A univariate analysis of potential risk factors for the development of HGD or EAC was conducted and the results are summarized in Table 2. Among discrete variables, male gender (odds ratio [OR]: 4.028, P = .0019) and hiatal hernia size ≥4 cm (OR: 10.63, P = .014) were statistically significant predictors of HGD/EAC. GERD duration was categorized as ‘≤5 years,’ ‘6–19 years,’ and ‘≥20 years.’ A longer duration (>5 years) of reflux symptoms was associated with a higher pathologic grade, with the strongest association occurring in subjects with ≥20 years of reflux symptoms (OR: 5.664, P = .012). Longer Barrett segments were also associated with an increased risk of HGD/EAC (OR: 8.374, P < .0001, for segment length ≥6 cm). Absence of H. pylori (OR: 2.731, P = .060) the presence of a hiatal hernia (OR: 5.168, P = .061), and the presence of reflux symptoms (OR: 2.27, P = .072) approached statistical significance in predicting higher pathologic grades. All other factors, including PPI use and duration, age, and smoking and alcohol history did not achieve significance. Body mass index (BMI) was also assessed as a continuous variable but did not achieve significance (OR: 1.042, P = .266).
Table 2. Univariate Analysis of Potential Risk Factors for Predicting Higher Pathologic Grades of Barrett Esophagus at Index Diagnosis
A bivariate logistic regression was carried out with pairs of factors that were significant in the univariate analysis. Male gender and larger hiatal hernia size (OR: 4.64, P = .0049 and OR: 12.18, P = .0197), and male gender and longer segment length (OR: 2.52, P = .0490 and OR: 1.30, P < .0001) when considered together were each independently associated with high grades of dysplasia.
As Table 2 reveals, Barrett length (OR: 1.333, P < .0001) and GERD symptom duration (OR: 1.05, P = .008) were also significant when analyzed as continuous variables. The association between Barrett segment length and pathologic grade is shown in Figure 1. There is a stepwise increase in mean segment length with advancing pathologic grade. Indeed, HGD/EAC was associated with a mean length of 6.75 cm compared with 1.99 cm for intestinal metaplasia alone. A similar trend was noted with GERD symptom duration (Fig. 2), with HGD/EAC subjects reporting mean symptom duration nearly 10 years longer than those with intestinal metaplasia or LGD (P = .0027 by Wilcoxon paired samples test). When subjects with indefinite/LGD were compared with subjects with intestinal metaplasia alone, there was no significant difference in GERD symptom duration (P = .84, Wilcoxon paired samples test).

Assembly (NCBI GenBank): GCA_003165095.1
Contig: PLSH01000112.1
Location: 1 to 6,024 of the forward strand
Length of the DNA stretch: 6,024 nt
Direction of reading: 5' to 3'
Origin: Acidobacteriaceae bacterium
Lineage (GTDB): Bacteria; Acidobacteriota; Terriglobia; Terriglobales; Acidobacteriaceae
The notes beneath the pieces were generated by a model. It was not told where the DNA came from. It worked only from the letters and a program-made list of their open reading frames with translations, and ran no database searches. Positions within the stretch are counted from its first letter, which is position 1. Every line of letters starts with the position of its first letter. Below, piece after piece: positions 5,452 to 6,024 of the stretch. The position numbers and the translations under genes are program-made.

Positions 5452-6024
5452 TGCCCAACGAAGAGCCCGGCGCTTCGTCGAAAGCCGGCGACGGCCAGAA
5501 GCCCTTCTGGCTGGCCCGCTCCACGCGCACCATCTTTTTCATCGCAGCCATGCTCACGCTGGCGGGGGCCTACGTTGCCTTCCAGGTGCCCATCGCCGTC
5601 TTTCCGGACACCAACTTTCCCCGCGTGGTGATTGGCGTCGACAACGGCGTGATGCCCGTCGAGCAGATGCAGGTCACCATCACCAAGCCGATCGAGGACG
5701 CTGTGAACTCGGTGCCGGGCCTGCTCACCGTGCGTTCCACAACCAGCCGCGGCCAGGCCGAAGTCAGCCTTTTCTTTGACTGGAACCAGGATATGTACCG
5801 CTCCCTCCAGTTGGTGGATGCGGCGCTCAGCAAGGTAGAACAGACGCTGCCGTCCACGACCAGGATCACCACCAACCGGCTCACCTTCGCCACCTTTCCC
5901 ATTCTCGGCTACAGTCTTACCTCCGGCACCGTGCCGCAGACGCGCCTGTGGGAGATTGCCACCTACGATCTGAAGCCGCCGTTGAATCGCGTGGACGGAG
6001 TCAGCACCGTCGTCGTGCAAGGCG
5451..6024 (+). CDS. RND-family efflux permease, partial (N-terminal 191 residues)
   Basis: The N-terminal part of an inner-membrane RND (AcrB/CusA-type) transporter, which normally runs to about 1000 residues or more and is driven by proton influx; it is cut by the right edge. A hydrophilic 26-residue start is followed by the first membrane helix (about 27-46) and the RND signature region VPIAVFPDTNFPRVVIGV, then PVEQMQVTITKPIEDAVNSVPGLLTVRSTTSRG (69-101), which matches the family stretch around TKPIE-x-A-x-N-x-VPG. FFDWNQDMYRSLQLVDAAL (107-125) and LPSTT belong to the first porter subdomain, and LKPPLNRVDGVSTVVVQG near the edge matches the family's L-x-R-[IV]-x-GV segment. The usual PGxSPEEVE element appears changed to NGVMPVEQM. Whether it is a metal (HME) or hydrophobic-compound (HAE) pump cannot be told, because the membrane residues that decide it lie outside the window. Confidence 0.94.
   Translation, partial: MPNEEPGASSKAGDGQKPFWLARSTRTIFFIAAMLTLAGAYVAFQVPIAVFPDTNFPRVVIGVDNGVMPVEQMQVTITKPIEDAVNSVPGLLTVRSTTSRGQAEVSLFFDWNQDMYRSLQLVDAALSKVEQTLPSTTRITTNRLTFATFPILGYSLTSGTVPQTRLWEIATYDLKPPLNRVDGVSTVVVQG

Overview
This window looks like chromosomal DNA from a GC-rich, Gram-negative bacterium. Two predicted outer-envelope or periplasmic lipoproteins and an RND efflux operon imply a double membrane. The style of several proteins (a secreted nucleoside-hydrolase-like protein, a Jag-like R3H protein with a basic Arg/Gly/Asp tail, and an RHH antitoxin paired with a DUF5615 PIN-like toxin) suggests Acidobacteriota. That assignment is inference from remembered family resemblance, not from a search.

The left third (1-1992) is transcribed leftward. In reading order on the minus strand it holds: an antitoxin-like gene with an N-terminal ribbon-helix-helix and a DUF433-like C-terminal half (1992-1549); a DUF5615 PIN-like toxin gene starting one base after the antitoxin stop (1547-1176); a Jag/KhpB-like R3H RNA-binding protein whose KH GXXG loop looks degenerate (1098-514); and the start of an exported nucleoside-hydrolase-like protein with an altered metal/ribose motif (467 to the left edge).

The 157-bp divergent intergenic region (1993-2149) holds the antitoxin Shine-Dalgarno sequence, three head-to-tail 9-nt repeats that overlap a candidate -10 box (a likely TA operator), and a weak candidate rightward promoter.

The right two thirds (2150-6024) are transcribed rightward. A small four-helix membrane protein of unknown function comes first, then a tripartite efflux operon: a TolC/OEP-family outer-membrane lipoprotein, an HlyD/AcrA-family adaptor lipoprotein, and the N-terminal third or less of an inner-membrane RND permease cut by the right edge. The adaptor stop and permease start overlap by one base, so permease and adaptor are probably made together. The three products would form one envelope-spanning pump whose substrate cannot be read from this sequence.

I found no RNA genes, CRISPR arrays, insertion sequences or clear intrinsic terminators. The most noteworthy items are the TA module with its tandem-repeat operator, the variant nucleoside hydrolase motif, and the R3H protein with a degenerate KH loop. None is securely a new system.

BE is highly prevalent in the US population, yet the majority of individuals affected never progress to dysplasia. In this retrospective study we sought to identify which clinical, endoscopic, and histologic factors were associated with an index diagnosis of high-grade dysplasia or adenocarcinoma. We chose to evaluate patients with a new diagnosis of Barrett both with and without dysplasia. Because all of the individuals included were newly diagnosed, behavioral changes which may be initiated by a new Barrett diagnosis (eg, decreased alcohol intake, PPI use, etc) should not have played a major role. Our study is 1 of a few studies with a relatively large population of women with BE. The majority of other studies evaluating such risk factors have almost exclusively evaluated men, often in a veteran population,13, 16 and were often underpowered to address the influence of gender. As this study reveals, male gender, duration of reflux symptoms, hiatal hernia size, and segment length were associated with higher pathologic grades. The absence of H. pylori approached significance in predicting dysplasia. Interestingly, age, PPI use, and alcohol intake did not show an association.
Length of Barrett epithelium has been previously identified as an important factor for both the prevalence of dysplasia and cancer as well as the risk for malignant progression.16, 17 In our study, individuals with a segment length ≥6 cm were far more likely to harbor HGD or EAC than those with a segment <3 cm (OR: 8.374, P < .0001). Indeed, nearly half of all subjects with HGD or EAC had a Barrett segment ≥6 cm, as opposed to subjects with intestinal metaplasia alone, in whom only 5.4% possessed a segment length ≥6 cm. Whereas it is known that SSBE can give rise to adenocarcinoma,18 the prevalence of HGD dysplasia and EAC in short Barrett segments has varied in the literature.5, 14, 19 In our study the prevalence of HGD in subjects with SSBE was 8.8%, and the prevalence of EAC was 3.5%. These numbers are slightly higher than what others have reported and likely reflect the referral patterns at our center. Whereas we do see a large number of subjects with metaplasia alone, we are more likely to be referred subjects with HGD or EAC than other centers. Nevertheless, our findings underscore that there is an appreciable risk of developing adenocarcinoma in short Barrett segments and these patients should be surveyed accordingly.